FIONA’S RELIEF AT DECISION
ABUSE victim Fiona Doyle said that she can breathe a sigh of relief now that her father’s sentence was deemed too lenient.
‘I’m just so glad that I fought the decision, that I didn’t give up,’ she said.
Patrick O’Brien (75) of Oldcourt Avenue in Bray pleaded guilty at his trial in 2013 to 16 counts of rape and indecent assault between 1973 and 1982.
He received a sentence of 12 years in prison with nine suspended and bail granted pending an appeal.
Bail was revoked within days, however, following a public outcry at O’Brien’s release.
Last week the Court of Appeal decided the sentence was unduly lenient and the sentence will be reviewed.
A new sentence will be imposed on January 26 and the court will give reasons for its decision on January 19.
Fiona Doyle was just three years of age when the abuse began at her home, which was at that time in Dun Laoghaire.
‘I CAN breathe a sigh of relief and enjoy going into the New Year. My daughter is getting married in April and I can walk her down the aisle with this weight gone off my shoulders.’
Speaking from her home in Wexford in the wake of Wednesday’s Court of Appeal decision that her father’s sentence was too lenient, Bray native Fiona Doyle said she was relieved that it will be reviewed.
‘I’m just so glad that I fought the decision, that I didn’t give up, because I was worried about other abuse victims who were possibly going to the authorities with their own stories of abuse,’ she said.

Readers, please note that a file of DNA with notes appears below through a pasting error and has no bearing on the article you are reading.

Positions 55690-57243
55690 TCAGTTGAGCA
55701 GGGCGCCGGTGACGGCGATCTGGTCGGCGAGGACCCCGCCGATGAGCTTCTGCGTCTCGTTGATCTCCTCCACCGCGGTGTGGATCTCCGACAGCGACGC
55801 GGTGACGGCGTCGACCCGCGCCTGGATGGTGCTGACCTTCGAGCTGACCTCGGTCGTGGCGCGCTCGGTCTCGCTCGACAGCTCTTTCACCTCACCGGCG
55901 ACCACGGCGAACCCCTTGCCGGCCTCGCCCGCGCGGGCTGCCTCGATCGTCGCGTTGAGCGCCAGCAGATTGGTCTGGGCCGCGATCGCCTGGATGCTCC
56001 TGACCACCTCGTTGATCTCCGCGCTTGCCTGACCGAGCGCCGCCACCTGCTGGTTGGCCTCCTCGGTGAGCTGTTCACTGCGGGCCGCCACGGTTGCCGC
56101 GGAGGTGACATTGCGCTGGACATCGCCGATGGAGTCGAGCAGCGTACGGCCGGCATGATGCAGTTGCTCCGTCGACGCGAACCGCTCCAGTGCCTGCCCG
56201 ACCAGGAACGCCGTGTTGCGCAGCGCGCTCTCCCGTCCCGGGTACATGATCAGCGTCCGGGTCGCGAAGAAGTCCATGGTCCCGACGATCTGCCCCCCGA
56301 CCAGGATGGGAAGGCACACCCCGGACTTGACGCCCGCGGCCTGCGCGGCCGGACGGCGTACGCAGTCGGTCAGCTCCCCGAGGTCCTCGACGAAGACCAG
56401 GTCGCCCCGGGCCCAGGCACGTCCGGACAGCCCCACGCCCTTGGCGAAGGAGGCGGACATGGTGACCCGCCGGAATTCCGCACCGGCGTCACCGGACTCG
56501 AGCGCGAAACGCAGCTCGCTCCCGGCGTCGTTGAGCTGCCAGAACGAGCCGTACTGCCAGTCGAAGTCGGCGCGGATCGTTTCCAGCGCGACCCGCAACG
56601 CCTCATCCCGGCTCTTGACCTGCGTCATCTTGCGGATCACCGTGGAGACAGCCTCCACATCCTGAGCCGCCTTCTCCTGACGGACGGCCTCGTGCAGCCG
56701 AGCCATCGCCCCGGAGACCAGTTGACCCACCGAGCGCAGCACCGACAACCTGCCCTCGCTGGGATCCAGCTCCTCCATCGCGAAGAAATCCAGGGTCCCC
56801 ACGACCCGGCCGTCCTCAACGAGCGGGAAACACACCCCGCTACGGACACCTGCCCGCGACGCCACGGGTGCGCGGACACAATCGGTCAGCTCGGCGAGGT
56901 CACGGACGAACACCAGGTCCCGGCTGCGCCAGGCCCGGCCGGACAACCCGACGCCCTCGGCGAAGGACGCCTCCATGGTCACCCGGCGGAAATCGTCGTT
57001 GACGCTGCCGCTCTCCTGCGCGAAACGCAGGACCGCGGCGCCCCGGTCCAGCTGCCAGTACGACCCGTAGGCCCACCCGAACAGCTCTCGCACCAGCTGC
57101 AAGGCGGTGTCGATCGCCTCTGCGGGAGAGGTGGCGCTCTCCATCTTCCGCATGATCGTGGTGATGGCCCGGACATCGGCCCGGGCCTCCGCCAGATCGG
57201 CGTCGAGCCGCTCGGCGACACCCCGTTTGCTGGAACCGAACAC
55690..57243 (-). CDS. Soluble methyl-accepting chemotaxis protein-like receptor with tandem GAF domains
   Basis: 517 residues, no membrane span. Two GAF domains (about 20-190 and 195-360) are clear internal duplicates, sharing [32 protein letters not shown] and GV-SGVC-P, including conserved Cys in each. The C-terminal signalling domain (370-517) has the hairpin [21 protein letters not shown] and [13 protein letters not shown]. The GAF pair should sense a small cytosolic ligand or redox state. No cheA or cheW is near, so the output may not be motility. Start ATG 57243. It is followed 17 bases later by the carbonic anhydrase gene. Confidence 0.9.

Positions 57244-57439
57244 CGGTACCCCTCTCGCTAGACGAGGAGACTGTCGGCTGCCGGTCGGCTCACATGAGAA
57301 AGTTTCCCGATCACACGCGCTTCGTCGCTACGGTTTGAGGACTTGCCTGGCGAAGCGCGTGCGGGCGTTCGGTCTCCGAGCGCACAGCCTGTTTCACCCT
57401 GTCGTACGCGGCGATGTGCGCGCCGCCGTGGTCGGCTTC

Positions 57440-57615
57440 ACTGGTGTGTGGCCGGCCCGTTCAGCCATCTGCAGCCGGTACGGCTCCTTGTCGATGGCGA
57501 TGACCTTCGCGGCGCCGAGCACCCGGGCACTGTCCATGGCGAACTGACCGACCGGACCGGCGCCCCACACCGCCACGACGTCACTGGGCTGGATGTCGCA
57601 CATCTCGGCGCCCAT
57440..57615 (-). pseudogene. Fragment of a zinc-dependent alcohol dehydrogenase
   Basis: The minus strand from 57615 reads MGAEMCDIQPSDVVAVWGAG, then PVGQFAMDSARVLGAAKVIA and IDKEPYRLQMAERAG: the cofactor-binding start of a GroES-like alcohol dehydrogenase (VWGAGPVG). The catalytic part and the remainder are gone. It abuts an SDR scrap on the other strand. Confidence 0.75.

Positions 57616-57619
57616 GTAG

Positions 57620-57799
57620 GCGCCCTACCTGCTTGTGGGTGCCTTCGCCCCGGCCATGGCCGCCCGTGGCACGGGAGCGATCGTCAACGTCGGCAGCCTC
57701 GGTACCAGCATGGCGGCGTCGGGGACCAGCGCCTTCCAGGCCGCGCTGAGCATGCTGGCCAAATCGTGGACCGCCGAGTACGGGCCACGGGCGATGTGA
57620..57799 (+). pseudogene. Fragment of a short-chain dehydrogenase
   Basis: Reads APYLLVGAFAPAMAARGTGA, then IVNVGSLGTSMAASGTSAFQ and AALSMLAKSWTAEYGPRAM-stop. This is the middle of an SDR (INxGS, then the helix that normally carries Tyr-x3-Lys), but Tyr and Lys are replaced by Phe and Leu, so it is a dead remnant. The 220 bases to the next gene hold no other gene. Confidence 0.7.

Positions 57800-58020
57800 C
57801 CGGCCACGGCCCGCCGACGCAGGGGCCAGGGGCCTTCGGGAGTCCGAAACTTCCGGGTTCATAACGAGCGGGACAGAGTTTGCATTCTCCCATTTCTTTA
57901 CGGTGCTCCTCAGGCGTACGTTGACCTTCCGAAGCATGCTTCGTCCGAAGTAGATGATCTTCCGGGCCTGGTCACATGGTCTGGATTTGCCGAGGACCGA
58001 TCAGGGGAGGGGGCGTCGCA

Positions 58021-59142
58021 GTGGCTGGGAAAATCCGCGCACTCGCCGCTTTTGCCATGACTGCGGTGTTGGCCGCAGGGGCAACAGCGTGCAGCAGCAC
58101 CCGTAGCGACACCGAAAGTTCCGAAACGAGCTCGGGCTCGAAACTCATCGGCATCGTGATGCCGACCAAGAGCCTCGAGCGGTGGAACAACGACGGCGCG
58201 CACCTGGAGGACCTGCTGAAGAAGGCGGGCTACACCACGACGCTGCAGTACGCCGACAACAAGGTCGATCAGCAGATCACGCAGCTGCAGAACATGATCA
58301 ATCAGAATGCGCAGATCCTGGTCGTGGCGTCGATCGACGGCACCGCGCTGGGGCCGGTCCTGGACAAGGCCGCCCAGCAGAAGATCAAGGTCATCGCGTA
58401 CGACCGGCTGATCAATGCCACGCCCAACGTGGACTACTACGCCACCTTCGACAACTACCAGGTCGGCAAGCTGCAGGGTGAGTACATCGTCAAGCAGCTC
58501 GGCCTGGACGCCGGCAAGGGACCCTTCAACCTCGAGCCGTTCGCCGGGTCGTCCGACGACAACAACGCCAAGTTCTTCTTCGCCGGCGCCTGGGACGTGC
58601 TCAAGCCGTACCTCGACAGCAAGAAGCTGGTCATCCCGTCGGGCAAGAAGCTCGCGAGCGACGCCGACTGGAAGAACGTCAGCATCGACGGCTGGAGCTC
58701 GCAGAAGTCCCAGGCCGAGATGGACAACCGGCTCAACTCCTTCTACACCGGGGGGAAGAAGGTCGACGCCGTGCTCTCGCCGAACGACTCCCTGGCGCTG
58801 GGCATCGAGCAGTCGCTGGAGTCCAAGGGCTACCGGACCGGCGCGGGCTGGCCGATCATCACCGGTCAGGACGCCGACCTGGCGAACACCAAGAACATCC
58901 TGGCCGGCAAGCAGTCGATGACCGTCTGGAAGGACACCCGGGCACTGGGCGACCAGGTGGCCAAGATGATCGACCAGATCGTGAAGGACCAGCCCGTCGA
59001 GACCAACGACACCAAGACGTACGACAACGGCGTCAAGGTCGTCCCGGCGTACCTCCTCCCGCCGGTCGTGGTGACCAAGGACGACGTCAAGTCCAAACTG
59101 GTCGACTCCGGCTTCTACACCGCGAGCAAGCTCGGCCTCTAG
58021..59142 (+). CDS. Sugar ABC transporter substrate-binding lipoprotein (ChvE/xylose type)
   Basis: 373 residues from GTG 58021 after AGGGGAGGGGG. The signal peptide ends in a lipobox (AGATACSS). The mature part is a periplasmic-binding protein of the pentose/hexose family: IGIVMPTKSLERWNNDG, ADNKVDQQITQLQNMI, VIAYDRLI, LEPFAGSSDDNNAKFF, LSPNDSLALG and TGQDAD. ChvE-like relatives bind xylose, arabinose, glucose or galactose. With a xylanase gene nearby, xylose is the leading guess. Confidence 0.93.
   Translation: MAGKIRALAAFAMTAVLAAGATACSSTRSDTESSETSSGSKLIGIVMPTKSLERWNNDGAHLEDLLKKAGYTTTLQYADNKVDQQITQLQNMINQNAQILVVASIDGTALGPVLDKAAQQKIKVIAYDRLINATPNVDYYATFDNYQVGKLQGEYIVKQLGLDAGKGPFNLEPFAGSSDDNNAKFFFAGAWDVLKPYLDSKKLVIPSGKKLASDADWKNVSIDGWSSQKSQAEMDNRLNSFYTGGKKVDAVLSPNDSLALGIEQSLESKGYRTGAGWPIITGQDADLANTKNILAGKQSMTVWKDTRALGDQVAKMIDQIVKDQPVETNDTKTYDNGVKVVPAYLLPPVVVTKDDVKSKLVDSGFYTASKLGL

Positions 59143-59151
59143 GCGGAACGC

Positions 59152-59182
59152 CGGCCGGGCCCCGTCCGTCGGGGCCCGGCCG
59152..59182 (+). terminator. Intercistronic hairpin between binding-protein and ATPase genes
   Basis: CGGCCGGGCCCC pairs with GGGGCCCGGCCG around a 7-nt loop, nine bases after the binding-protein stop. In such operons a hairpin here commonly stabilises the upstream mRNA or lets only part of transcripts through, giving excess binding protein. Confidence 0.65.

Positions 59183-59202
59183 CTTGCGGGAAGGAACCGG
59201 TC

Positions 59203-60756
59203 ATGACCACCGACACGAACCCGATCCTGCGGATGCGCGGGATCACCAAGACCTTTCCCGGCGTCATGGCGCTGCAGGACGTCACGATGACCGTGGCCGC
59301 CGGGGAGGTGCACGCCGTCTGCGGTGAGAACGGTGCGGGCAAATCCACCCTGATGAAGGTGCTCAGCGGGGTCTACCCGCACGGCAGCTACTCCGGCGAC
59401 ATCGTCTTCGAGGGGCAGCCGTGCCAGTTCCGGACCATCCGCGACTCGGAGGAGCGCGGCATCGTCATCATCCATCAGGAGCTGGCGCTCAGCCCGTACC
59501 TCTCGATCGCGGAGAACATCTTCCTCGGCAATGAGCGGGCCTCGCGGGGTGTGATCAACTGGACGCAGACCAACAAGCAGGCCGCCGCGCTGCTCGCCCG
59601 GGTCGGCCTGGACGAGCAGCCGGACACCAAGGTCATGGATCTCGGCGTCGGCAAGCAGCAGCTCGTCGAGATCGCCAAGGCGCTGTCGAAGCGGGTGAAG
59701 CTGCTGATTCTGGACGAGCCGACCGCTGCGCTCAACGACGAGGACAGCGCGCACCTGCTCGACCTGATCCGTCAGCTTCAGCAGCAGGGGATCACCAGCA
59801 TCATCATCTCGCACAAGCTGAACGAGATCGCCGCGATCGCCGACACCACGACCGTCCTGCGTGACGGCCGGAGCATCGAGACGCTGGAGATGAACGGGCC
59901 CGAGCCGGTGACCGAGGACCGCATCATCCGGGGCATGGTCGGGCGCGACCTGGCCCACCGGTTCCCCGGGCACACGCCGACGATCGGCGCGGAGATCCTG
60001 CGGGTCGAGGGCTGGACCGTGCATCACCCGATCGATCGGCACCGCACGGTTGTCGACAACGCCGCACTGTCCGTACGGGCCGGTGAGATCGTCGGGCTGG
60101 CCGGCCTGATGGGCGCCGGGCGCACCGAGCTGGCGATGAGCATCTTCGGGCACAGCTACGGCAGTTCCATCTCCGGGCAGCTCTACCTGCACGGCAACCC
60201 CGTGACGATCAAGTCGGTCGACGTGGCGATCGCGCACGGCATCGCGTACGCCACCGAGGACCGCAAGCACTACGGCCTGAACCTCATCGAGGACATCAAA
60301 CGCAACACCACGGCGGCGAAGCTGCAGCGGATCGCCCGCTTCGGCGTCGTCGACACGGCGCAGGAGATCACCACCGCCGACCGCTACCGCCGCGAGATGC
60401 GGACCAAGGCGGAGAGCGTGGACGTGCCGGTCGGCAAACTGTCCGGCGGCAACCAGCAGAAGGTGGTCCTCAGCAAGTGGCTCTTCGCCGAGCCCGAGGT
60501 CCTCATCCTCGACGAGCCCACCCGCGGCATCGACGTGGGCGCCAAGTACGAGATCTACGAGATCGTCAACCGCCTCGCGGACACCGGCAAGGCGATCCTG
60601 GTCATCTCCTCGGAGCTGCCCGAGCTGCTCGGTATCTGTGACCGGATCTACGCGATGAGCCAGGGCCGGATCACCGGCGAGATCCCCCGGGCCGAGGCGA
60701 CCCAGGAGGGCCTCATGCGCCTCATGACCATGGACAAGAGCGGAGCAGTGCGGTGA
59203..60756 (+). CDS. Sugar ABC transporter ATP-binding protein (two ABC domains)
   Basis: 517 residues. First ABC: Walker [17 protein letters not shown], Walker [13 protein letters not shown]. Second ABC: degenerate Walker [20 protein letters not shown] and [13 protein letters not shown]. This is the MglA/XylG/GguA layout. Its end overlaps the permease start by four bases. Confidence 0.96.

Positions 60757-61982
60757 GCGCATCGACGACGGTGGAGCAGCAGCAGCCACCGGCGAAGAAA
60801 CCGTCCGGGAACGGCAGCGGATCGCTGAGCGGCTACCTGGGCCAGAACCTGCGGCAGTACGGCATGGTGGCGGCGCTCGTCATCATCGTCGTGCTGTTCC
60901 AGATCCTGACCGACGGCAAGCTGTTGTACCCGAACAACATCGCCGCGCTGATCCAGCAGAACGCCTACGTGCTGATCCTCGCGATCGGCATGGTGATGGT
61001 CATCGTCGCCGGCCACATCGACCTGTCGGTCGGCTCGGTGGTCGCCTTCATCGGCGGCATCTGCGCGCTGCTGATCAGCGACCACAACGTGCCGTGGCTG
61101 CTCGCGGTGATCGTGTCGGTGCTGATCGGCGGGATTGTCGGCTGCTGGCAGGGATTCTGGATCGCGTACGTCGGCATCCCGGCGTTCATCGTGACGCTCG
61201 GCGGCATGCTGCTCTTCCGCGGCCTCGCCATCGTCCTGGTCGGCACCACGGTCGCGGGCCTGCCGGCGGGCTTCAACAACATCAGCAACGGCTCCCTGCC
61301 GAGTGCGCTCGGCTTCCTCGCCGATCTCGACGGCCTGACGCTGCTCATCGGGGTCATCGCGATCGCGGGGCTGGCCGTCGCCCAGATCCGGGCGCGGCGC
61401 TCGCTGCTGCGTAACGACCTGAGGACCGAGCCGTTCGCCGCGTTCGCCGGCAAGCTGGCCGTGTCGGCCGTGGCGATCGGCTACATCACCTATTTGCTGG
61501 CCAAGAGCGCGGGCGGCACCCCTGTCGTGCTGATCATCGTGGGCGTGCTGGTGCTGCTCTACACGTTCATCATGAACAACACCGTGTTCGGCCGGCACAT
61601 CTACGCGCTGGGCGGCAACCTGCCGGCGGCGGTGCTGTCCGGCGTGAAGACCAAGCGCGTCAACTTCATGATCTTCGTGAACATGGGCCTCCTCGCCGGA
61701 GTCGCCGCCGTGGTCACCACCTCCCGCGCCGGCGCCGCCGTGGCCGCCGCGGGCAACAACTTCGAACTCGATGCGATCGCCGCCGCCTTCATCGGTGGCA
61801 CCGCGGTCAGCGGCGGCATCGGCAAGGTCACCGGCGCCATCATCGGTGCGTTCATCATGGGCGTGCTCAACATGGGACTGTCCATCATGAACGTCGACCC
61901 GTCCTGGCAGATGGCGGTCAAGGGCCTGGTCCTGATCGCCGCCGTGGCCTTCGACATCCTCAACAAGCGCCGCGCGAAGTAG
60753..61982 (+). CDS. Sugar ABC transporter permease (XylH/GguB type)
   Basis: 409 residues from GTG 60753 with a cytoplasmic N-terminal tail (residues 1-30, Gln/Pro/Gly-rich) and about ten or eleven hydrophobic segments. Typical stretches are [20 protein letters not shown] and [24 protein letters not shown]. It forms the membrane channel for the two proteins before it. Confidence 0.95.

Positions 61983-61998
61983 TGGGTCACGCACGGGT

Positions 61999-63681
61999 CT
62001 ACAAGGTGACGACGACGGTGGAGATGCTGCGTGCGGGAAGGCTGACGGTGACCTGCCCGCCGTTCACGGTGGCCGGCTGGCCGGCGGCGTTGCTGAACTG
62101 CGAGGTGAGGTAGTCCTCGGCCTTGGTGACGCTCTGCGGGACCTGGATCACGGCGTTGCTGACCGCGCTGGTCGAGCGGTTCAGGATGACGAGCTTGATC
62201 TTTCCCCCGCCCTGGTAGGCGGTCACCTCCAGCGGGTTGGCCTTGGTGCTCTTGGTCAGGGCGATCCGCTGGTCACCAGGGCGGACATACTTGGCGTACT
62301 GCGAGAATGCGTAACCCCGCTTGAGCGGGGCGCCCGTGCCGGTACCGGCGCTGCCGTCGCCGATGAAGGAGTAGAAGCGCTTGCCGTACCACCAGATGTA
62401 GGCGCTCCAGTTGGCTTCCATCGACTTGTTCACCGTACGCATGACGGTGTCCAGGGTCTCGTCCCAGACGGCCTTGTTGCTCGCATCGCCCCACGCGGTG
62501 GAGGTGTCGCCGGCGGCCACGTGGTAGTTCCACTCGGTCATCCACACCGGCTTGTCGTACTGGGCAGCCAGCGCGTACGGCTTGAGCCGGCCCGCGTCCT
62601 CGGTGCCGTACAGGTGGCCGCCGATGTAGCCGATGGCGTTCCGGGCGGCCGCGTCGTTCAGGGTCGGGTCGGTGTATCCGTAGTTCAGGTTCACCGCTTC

‘I was worried that the fallout from my story would put them off, and they would feel it wouldn’t be worth going through that,’ she said. ‘I said to myself “Thank God I just didn’t give up.”’
After the original hearing, Fiona had feared the appeal to the sentence would take too long, and her father would be out of prison before the appeal was heard.
She said the fact that he’s still in custody means there’s no chance of him being released before the sentencing date in January.
The past two years have been tough for Fiona. Her uncle also admitted he had abused her, but died a few days after being arrested.
‘He admitted the abuse to me, but I never got my day in court,’ she stated.
Fiona told her story in her 2012 book ‘ Too Many Tears’, and she said she got an ‘incredible reaction’ after it.
She now spends whatever time she can meeting other abuse victims, trying to support them on their journey.
She had words of encouragement to those who have concerns about the legal system. ‘I was dealing with the old Court of Appeal, and that’s why it took two years,’ she said. ‘My case is now being dealt with by the new Court of Appeal. I can now say they won’t have to wait two years. They are handling cases pretty quickly. Efforts are being made to improve the system.’